Pennsylvania Transfer Tax on Assignment Transactions
By Marc Shaw
This is a continuation of our series of posts on Pennsylvania Transfer tax and the “unusual transaction”. As a reminder the PA Realty Transfer Tax is imposed at both the state and the local level on the value of transferred real estate and on the value of acquired real estate companies. Today we will discuss “Assignments”.
Assigning Agreements of Sale
In 2007 when the Pennsylvania Department of Revenue made sweeping changes to the PA Transfer Tax regulations, one of the larger changes was the Departments position on “flipping” an agreement of sale. The changes crated an effect that a PA Title Company would need to collect transfer tax in excess to the amount dues based on the deed. Hence, very similar to the Relocation Transaction Post from last week.
Example: if Joe agrees to purchase real estate from Sally for $100,000, and Joe “flips” the agreement of sale by assigning it to William for $125,000, the deed from Sally to William results in two transfer taxes: The first is on the $100,000 consideration for which Joe and Sally are liable, and another on the $125,000 consideration where Joe and William are liable.
Changing Ownership from Individual to Company
Example 2: Joe owns real estate. Sally wants to purchase Joe’s real estate for use in a business venture. Sally enters into agreement of sale with Joeto purchase the property for $300,000.00. Sally intends to take title in her own name. Sally purchases the property with no mortgage. At settlement, through a PA title company Sally pays Joe the $300,000.00 and Joe deeds the property over to Sally. After operating the business for a short time period an attorney advises Sally to change the ownership of the property to her company Sally, LLC. in order to shield Sally from any personal liability. Sally’s attorney files the deed with a Pennsylvania title company in order to record the documents.
The result is transfer tax not only on the original purchase of $300,000.00 from Joe, which is split between buyer and seller. But Sally will also be faced with transfer tax on the transfer of ownership to her company, Sally LLC. The deed on the 2nd conveyance would be subject to transfer tax based on the Common Level Ratio multiplied by the Tax Assessment multiplied by the applicable transfer tax amount in that particular municipality.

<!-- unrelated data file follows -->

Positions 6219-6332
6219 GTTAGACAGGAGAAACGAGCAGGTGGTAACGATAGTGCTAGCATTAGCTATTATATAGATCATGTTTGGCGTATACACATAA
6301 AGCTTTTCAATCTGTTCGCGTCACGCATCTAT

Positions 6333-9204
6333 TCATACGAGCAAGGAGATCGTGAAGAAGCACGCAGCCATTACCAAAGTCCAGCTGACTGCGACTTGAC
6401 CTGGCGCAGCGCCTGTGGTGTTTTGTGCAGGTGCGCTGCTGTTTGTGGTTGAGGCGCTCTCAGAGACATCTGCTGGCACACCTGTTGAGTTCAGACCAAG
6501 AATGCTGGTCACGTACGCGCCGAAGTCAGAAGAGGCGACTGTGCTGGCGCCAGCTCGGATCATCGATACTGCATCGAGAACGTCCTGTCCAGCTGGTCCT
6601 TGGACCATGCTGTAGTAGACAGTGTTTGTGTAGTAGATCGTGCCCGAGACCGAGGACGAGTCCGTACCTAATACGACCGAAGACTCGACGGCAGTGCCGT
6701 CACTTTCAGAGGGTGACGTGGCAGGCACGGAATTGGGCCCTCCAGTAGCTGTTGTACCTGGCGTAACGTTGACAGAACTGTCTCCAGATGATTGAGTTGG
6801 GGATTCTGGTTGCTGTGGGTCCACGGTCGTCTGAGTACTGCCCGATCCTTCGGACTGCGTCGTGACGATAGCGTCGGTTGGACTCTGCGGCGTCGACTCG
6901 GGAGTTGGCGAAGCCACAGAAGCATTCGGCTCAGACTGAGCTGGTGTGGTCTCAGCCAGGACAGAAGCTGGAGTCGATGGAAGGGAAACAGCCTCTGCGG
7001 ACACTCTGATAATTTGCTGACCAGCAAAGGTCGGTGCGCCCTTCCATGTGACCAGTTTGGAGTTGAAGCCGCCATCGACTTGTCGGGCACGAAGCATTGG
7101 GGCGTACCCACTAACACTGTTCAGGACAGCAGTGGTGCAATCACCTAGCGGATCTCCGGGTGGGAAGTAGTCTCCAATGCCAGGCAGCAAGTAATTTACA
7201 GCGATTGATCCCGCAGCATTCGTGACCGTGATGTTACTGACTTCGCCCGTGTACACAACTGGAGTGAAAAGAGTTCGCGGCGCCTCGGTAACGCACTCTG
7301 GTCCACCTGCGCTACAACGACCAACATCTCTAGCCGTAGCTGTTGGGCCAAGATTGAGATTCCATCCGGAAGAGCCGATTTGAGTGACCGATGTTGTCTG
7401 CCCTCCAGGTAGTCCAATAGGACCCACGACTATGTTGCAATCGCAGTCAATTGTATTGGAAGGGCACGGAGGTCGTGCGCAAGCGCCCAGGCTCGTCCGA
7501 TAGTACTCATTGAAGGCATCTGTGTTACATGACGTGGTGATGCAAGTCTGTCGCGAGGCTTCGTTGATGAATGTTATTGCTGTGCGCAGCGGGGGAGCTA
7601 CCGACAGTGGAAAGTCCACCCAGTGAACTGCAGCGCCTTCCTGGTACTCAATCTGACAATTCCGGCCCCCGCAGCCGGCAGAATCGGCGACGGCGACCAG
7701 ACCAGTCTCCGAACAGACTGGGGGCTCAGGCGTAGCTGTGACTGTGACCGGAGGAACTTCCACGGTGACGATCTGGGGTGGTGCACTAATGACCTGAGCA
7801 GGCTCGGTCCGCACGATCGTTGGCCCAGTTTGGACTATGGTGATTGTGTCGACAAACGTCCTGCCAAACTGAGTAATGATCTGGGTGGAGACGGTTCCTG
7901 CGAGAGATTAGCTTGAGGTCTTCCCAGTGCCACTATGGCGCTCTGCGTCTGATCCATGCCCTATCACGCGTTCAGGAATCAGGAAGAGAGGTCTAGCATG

The Common Level Ratio break down can be found at the bottom of the Frequently Asked Questions page. Using Montgomery County as an example with a Tax Assessed Value by the Municipality’s tax assessors office of $115,000 we would get the following result as of Feb, 2012.
1.72 * 115,000.00 * 2% = $3,956
Hence, not only would Sally pay 1% on the original purchase ($3,000.00) but she would also be faced with transfer tax again at $3,956.00 in the conveyance to her company.
If Sally had consulted with her attorney upfront she would have made sure the initial purchase deeded the property to her company which would have saved her a boat load!
Changing Ownership of Company through Entity Ownerhsip
Say for example, Sally, LLC owns a piece of land that Joe, LLC is interested in building homes on and makes an inquiry. Joe, LLC offers Sally, LLC $250,000 for 50% ownership in the company Sally, LLC. What is the net result?
Well again, this comes down to municipality and the actual common level ratio. But to keep things as simple as possible the rule here is that there is transfer tax based on the common level ratio on 50% of the conveyance. So yes, although there is no Deed being recorded and it is a mere sale of a % of an entity, since land was the underlying asset PA Transfer Tax comes into play. A PA Realty Transfer Tax Declaration of Acquisition is used. The form gets filed with the State anytime a company that is purchasing real estate through the ownership of another entity is taking place.
There is often significant confusion and uncertainty to the application of the Pennsylvania Realty Transfer Tax to many real estate and business transactions. The PA Department of Revenue put out a Bulletin in January of 2008 which presents many examples with different variables. The answers located in the Bulletin offer some clarity, but create additional confusion in an already very foggy area of Pennsylvania tax law. As always any questions feel free to call our offices at any time and we will steer you in the right direction!